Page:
Before going to the screening of my film, I took a walk around the lovely town of Larkspur. I’ve had a lot of short interviews lately about the film and I don’t worry too much about preparing, simply trust myself to speak from the heart about what I know and what I’ve lived. But knowing there would be another post-film interview, it was a bit on my mind.
I walked past the fire station and there were two smiling firefighters talking with a woman and gesturing toward the firetruck parked inside. I looked inside and there was a mother with her two-year-old child sitting in the driver’s seat, the boy’s face lit up with the fireworks excitement of it all. “Starting them young!” I quipped and we all laughed.
So of course, I had to connect this with music education. Start them young, teach them how to sound the bells and whistles, give them the training and the tools to quench the dangerous, destructive fires raging in the world, show them their power to help others and the need for them to show up where and when most needed. Teach them to tell the difference between the fires within that provide warmth, that fuel passion (Yeats: “I went out to the hazel wood because a fire was in my head…”) and those that indiscriminately destroy everything in their path. The fiery Cuban salsa rhythms or Balinese gamelan or hot jazz trumpet solos, all forged in the crucible of life-giving form and discipline are good. The random burning of emotion on the rampage— bad. Feed one, get out the firehose for the other.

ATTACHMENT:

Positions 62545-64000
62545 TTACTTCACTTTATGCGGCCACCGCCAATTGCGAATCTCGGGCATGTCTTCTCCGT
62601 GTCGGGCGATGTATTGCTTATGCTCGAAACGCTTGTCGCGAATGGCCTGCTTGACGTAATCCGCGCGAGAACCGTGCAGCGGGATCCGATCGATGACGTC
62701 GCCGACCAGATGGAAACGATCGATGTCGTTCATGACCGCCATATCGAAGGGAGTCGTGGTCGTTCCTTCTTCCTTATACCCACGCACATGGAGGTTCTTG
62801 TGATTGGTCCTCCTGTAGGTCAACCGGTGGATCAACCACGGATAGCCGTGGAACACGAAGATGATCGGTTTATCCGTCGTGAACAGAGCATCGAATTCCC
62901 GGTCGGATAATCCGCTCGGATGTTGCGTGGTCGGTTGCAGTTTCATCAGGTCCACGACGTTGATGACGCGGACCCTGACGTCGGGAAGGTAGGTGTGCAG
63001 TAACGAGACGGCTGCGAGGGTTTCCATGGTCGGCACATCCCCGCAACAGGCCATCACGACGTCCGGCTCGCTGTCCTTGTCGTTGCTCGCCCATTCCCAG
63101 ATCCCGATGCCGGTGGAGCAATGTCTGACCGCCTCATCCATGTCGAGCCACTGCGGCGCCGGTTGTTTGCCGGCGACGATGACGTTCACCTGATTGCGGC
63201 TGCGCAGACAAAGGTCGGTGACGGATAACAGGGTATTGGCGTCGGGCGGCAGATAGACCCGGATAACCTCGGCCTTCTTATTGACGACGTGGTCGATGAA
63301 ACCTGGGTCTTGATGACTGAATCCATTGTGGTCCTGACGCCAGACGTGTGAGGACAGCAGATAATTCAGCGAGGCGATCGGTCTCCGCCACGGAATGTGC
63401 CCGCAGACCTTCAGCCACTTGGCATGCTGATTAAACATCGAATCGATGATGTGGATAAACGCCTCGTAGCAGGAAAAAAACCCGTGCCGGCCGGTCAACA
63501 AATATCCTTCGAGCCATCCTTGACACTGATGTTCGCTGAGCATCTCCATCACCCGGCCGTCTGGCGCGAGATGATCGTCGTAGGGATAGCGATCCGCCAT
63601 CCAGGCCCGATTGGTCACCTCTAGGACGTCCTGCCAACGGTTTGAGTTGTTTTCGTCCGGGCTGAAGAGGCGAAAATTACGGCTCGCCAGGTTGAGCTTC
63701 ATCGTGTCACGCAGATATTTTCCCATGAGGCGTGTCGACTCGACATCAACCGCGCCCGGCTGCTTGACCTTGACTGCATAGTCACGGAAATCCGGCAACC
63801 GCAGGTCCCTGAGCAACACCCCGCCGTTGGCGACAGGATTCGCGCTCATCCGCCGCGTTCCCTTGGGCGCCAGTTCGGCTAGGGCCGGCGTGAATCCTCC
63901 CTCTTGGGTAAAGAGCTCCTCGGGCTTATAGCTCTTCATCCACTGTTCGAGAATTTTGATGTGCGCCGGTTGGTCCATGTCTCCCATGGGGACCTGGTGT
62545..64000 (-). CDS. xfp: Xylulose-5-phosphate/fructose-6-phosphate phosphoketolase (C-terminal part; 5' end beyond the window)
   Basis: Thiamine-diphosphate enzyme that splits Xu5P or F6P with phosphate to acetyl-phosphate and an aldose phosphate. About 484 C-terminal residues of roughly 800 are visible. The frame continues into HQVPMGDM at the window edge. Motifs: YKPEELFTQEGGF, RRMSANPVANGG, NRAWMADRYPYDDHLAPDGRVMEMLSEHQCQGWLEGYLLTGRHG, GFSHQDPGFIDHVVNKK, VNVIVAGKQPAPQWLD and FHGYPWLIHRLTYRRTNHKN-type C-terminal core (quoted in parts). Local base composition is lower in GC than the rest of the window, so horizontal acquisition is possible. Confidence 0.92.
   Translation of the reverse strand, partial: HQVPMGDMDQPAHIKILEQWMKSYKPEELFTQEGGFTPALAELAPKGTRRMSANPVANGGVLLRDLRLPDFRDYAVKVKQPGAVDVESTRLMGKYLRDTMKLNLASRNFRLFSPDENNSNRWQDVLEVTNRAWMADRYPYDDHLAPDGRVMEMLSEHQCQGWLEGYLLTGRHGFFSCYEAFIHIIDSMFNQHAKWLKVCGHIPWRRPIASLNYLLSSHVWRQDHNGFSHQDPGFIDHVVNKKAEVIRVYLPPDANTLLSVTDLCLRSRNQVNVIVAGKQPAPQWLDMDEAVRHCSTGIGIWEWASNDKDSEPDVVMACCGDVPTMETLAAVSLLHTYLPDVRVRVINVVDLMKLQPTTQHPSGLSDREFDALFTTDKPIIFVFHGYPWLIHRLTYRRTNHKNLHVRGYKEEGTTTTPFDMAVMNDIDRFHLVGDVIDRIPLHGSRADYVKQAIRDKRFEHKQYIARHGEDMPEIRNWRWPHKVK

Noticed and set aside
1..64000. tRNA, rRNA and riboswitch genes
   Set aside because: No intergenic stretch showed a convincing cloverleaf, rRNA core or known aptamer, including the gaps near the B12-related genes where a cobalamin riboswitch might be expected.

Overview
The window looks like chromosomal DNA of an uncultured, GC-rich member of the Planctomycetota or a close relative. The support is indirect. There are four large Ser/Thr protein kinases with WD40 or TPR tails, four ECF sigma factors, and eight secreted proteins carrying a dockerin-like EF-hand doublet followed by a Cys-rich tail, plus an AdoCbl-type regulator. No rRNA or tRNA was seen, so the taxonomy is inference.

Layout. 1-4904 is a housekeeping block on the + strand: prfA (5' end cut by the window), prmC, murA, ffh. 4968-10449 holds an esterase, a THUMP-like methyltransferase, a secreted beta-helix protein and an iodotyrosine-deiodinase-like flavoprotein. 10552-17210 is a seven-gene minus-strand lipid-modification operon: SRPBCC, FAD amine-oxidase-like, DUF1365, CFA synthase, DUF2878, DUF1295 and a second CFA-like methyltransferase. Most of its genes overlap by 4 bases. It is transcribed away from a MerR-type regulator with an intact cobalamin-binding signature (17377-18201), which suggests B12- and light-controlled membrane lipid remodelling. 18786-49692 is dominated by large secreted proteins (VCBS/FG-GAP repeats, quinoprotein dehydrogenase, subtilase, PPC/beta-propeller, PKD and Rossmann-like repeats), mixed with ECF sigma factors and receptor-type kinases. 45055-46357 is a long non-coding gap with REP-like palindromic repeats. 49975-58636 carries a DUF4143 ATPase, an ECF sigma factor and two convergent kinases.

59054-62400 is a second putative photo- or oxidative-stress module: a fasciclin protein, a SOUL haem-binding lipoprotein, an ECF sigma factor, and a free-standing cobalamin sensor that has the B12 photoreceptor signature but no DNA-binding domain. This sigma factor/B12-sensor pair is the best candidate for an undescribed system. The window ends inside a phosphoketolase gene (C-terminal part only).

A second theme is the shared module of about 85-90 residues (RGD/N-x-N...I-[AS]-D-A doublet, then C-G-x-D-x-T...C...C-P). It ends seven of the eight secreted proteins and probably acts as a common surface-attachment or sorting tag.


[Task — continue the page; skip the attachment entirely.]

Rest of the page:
Well, maybe not the most potent image or metaphor and I didn’t end up using it in the interview. But fun to think about. And the generosity of the adult firefighters letting the kid sit in the seat is exactly what’s needed, us elders collectively inviting the children into their duty and pleasure as future citizens. Encouraging them, in the words of the old song, to “light their fire” and also tend it, keep it under some measure of control. That’s what music can do.